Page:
An Apology Empowers

An Apology Empowers

An apology can empower a relationship.

Everyone is going to make mistakes.

Everyone will suffer or endure the consequences of their mistakes.

Mistakes made which impact others can hinder relationships.

Yes, silence about those mistakes creates a ‘trust gap.’

I have witnessed situations where a leader made a mistake, not a big one, but a mistake none the less, and it impacted another person on the team. He knew he had created the error, knew it had an impact, but he said nothing. From that day forward, the relationship between the boss and the team member was never the same.

Today, media outlets pick up on and replay multiple times hurtful statements, from both sides of an issue. While some of these are intentional others, seem to be misspoken. No matter there never seems to be an apology tossed into the fray.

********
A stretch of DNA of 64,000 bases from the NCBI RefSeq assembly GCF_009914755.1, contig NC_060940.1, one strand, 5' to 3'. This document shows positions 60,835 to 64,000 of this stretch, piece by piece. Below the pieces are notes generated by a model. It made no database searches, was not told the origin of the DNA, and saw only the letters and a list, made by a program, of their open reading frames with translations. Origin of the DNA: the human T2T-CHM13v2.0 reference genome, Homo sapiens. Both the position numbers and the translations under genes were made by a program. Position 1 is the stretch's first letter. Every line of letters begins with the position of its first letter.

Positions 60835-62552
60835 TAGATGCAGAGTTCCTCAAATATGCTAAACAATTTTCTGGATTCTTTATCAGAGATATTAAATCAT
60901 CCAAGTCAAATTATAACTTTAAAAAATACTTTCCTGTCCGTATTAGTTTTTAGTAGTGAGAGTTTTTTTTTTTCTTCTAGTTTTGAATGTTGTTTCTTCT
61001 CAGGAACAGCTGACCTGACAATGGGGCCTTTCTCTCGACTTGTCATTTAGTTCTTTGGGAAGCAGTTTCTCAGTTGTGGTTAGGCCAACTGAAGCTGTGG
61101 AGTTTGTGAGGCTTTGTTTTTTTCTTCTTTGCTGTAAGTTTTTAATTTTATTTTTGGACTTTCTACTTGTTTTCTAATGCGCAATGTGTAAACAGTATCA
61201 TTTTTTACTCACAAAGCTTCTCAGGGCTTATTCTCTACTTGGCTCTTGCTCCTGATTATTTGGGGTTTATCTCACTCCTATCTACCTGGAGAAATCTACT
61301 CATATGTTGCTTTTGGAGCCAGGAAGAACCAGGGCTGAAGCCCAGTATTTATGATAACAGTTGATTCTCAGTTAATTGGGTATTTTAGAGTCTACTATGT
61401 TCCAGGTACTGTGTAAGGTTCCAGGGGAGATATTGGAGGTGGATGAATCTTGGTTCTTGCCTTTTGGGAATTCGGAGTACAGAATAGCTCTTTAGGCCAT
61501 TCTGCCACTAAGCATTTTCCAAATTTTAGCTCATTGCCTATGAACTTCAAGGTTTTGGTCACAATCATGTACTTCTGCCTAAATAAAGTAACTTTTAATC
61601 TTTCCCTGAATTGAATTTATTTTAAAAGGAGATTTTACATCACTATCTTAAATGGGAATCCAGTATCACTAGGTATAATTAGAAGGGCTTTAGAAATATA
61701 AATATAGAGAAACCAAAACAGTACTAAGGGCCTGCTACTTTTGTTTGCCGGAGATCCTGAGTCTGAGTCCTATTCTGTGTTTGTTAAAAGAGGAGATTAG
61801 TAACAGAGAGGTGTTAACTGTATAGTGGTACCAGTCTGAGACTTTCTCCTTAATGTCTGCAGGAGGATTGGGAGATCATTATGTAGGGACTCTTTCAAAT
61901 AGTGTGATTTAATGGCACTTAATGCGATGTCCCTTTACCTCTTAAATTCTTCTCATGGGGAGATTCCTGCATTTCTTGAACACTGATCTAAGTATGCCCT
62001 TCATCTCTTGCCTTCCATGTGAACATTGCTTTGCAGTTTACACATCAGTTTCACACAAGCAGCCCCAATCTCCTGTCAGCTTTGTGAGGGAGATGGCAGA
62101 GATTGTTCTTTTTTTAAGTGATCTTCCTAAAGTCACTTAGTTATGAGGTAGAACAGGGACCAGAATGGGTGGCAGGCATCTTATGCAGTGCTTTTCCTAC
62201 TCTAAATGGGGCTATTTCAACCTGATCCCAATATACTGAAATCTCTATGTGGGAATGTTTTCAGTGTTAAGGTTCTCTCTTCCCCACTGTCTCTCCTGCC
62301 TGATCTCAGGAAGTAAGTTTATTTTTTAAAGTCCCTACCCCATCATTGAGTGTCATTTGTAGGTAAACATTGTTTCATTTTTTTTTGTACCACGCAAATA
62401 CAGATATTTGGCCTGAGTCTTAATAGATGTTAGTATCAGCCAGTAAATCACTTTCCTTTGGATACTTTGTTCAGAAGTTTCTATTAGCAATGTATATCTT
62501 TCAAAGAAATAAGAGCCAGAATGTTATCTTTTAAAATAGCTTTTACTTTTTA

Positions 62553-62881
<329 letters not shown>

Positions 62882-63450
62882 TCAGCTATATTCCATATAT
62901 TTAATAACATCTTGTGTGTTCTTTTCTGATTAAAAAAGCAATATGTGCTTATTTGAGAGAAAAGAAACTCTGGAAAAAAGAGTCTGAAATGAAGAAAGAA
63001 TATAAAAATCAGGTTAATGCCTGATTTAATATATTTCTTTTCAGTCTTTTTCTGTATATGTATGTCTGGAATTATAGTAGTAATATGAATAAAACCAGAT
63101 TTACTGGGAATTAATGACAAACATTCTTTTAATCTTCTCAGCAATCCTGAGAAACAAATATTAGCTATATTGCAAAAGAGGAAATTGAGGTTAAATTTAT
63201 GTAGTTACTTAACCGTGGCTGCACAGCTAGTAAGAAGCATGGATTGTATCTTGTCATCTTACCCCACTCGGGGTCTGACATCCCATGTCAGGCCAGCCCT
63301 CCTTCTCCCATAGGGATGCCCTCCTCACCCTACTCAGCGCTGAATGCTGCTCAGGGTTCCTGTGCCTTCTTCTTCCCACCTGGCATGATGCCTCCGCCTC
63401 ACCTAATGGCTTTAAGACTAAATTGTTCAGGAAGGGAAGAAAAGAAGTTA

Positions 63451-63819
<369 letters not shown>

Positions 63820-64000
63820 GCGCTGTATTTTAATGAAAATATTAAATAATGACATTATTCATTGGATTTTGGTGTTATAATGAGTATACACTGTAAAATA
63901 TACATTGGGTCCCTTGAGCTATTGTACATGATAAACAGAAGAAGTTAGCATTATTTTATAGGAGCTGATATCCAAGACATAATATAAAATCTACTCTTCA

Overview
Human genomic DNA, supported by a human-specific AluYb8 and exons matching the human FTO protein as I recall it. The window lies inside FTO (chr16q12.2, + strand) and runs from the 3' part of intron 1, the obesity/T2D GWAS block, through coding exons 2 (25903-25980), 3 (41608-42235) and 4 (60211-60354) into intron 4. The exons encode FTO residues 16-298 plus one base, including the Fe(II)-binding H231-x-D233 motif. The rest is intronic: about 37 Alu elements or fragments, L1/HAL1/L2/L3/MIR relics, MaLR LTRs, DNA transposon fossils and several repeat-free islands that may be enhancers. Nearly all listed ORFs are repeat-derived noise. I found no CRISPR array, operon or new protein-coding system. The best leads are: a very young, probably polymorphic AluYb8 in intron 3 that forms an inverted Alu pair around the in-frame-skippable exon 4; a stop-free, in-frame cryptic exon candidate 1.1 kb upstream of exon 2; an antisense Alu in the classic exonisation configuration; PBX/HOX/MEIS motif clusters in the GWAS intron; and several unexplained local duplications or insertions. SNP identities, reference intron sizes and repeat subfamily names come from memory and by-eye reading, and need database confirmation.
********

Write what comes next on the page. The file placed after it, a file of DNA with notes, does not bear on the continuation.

What if a leader, any leader, misspoke and hurt someone by their words then apologized?

I can see the wheels turning in their minds, “if I apologize, I am admitting I made a mistake, and others will see me as weak.”

No.

An apology does the opposite. It demonstrates a willingness to be vulnerable, which will open up communication.

Patrick Lencioni makes the case: a great team can only be built on a foundation of trust, and doing so starts by being vulnerable. There is nothing more vulnerable than admitting your mistakes.

“Remember teamwork begins by building trust. And the only way to do that is to overcome our need for invulnerability.” Patrick Lencioni

Talking later, the team member mentioned above stated all they needed to hear was ‘I made a mistake,’ and the relationship could have been restored.

An apology empowers trust, through honest communication, with the potential outcome of building and restoring relationships.

The Girlfriend and the Boss

The Girlfriend and the Boss